Although suspecting this on this brew, and the last one, I checked the temp in the fridge multiple times and it was always right.
No I didn't check gravity... I know... but I have brewed this way for years and never - ever seen such late "restart" of a fermentation, let alone 5 times in a row!

This brew I made 5 weeks ago, I brought it into the house a week ago. When I brought it out of the fridge it was all cleared up, everything neatly compacted on the bottom.
Now the beer is cloudy again with a krausen... auugh!!

View attachment 698079
Are you using english ale yeasts or repitching multiple generations? They have a tendency to flocculate early, and moving the fermenter can restart fermentation, especially in a warmer environment.

If you're fermenting on the cooler end of the temp range that would exacerbate the effect
 

VikeMan

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If you knew the original gravity or did a starch conversion test you could tell if you were getting enough out of the grain to provide enough nutrients.
How does the OG or a starch conversion test tell you anything about adequate/not adequate nutrients?
 

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If the OG is low then this can show poor starch conversion. If there is poor starch conversion there is let nutrients for the yeast to feed on. This also depends on the type of grain, yeast and the water used. We only know what he has told us.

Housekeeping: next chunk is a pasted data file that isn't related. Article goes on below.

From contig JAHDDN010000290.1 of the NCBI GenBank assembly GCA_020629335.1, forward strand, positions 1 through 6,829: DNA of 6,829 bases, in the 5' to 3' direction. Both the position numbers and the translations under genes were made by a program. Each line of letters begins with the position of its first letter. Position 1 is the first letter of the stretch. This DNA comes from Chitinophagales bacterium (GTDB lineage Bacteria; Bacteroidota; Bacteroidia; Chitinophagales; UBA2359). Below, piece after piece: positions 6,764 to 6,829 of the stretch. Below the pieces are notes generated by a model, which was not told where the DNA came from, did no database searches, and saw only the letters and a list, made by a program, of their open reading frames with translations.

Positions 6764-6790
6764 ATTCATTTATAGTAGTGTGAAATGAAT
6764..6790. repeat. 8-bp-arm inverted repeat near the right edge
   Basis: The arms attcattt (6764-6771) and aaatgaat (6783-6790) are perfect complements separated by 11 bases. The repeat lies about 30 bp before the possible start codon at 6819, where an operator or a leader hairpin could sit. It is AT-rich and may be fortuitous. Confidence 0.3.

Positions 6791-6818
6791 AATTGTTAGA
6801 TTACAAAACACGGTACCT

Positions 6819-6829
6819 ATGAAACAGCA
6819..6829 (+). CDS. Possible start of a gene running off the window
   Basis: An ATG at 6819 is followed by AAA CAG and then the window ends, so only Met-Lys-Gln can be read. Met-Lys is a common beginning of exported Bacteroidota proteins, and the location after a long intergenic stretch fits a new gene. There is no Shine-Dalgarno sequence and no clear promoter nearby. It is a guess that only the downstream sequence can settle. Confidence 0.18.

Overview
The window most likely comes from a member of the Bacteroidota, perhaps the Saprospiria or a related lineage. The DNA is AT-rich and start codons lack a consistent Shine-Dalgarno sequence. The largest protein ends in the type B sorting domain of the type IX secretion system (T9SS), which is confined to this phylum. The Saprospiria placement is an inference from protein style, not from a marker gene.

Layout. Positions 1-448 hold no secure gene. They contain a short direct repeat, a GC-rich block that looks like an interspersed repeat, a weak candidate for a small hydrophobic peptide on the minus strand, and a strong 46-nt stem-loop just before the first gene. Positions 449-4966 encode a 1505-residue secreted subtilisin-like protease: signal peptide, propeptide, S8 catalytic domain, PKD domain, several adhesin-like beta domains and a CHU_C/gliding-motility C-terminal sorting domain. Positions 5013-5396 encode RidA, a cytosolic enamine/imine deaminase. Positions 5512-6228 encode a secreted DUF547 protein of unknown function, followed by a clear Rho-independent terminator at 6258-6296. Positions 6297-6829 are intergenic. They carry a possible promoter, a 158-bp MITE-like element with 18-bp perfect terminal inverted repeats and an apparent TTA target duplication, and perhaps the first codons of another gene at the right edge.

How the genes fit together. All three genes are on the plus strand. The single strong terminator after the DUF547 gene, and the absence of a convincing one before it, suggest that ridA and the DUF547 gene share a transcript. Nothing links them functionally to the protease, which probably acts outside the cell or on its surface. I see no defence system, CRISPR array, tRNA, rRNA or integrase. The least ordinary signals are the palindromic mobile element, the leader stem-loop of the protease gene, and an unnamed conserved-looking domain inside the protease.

VikeMan

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If the OG is low then this can show poor starch conversion. If there is poor starch conversion there is let nutrients for the yeast to feed on.
I don't see how that follows. There's less sugars, but that just means a lower gravity wort. Small beer worts are not necessarily nutrient poor.
 

Merleti

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iamwhatitseems the more I thought about it I remember you also questioned your water source. If you are using city water even if treating it may not be enough to battle the chemicals they use to kill biological things..


VikeMan in an effort not to high jack iamwhatitseems thread you can always pm me if I'm not making sense.